General Dynamics C4 Systems’ next-gen UHF and VHF air traffic control radios completed the first phase of the FAA’s factory acceptance testing program. According to the company, the new radios improve sound clarity, making it easier for air traffic controllers and pilots to hear one another. The second phase of testing, scheduled for this fall, will place with 90 of the next-gen radios in FAA facilities in Florida, Oklahoma and New Jersey to validate how the radios perform in the operational environment.
Federal Aviation Administration
Part-specific training is not required for work performed under a repair station certificate, the FAA confirmed in response to an Aeronautical Repair Station Association (Arsa) request for clarification.
Helicopter Association International president Matt Zuccaro said HAI is evaluating its legal and political options in the wake of a federal court decision upholding the authority of the FAA to mandate the “North Shore Route” for helicopters transiting New York’s Long Island.
Two years from the September 2015 deadline the U.S. Congress established to introduce unmanned aircraft systems (UASs) into the nation’s airspace system, airline pilots are engaged in the process of developing standards and practices that UAS operators will follow.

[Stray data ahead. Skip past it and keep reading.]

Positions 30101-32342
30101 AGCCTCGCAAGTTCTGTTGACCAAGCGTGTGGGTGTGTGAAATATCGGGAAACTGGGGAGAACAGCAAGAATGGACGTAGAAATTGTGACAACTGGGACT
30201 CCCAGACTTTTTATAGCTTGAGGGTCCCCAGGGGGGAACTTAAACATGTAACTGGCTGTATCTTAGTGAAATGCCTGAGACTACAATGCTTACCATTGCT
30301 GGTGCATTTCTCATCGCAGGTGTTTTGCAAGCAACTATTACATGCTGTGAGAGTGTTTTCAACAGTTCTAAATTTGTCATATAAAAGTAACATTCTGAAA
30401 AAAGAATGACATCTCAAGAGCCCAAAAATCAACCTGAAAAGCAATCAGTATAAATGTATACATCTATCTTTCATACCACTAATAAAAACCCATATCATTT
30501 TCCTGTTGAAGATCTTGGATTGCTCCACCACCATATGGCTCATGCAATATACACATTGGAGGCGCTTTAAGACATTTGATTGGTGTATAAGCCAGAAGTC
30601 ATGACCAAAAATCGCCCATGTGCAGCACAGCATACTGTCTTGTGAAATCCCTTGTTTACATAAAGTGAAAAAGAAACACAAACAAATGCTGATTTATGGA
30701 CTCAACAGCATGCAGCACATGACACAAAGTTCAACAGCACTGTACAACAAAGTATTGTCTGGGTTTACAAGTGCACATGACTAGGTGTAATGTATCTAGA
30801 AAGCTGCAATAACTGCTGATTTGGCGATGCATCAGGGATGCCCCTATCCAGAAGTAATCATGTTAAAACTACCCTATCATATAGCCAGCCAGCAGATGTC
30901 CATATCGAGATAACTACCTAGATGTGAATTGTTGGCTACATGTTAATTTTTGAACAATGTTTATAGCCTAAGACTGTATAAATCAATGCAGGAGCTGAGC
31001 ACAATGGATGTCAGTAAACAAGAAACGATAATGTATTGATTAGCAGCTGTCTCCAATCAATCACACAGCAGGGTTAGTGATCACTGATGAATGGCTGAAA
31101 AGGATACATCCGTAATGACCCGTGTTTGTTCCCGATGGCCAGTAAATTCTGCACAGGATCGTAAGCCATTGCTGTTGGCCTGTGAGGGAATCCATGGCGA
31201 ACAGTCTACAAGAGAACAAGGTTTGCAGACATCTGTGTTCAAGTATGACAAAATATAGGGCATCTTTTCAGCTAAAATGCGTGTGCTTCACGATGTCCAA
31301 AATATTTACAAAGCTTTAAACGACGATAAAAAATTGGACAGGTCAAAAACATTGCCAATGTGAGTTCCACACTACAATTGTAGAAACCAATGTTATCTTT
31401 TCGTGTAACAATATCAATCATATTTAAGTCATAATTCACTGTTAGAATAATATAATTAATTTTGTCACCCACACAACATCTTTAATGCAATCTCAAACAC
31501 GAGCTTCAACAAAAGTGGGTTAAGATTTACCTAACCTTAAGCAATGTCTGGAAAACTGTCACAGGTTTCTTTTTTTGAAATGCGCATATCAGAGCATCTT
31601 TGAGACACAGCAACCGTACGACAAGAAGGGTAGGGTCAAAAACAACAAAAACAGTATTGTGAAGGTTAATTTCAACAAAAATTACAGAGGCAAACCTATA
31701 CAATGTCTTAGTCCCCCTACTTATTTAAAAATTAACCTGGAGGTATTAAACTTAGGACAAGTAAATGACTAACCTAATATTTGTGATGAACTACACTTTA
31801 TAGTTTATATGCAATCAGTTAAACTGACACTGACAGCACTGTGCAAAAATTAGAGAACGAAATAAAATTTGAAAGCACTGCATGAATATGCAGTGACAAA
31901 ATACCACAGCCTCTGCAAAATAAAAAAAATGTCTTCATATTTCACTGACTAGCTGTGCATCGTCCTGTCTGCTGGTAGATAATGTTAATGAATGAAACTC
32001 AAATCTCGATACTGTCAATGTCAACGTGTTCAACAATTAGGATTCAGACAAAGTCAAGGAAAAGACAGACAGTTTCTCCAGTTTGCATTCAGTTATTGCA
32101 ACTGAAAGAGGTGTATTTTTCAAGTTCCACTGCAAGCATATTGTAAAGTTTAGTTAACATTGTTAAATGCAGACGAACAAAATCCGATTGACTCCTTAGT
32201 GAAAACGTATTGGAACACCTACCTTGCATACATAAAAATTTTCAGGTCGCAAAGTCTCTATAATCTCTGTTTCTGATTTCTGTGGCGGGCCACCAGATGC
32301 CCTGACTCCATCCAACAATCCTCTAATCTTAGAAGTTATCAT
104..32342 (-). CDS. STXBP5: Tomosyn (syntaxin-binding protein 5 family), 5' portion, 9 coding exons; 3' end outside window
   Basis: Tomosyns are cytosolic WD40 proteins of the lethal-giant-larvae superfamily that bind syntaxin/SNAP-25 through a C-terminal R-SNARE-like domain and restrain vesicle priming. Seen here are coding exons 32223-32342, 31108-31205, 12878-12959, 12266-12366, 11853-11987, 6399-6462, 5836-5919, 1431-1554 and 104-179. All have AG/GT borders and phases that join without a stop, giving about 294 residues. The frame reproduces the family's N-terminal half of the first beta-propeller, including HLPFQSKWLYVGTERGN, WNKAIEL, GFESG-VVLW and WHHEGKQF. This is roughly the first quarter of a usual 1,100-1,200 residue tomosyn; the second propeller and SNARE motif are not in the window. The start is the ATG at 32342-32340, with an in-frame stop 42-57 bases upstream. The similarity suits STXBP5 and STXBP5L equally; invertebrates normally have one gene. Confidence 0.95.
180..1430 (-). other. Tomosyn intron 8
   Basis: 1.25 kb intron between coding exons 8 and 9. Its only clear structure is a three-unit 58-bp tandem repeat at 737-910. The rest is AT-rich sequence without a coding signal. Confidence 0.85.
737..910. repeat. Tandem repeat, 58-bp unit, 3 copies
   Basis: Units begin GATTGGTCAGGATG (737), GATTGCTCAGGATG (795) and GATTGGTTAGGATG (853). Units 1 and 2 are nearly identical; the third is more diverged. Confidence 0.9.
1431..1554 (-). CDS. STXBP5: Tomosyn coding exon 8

Congress left Washington for its annual break without taking any action on FAA funding for Fiscal Year 2014, which begins October 1. Many other government agencies–including the rest of the Department of Transportation–also are awaiting appropriations.
Pilots planning for a career that requires certification to airline transport pilot (ATP) standards will need to set aside thousands of dollars to pay for additional training mandated by new FAR 61.156. The training is required before the candidate can take the ATP written and practical tests (beginning August 1 next year), and the portion that will cost the most is 10 hours of simulator training, including at least six hours in a full-flight simulator (FFS) meeting Level C standards and replicating a multiengine turbine-powered airplane weighing at least 40,000 pounds.
The alphabets are angry. Reflecting the growing frustration of their members, presidents of the trade associations tasked with representing general aviation interests showed up at this year’s EAA AirVenture with both barrels loaded full of criticism for the FAA and for the congressional oversight of the agency. The rhetoric was a marked shift from the traditional message of cooperation with the FAA.
FAA enforcement cases tend to focus on the front-line employees, usually pilots or mechanics, who allegedly violate federal aviation regulations. Occasionally other certified airmen, such as aircraft dispatchers, parachute riggers or air traffic controllers at contract towers, face enforcement action.
The 2013 annual General Aviation Awards Program, a joint industry/FAA effort that recognizes excellence in general aviation, announced its winners at AirVenture. Honorees were Bill Fifles of Honolulu, Hawaii; Bruce Lundquist of Willis, Mich.; Dean Eichholz of Soldotna, Alaska; and Mark Madden of Anchorage, Alaska.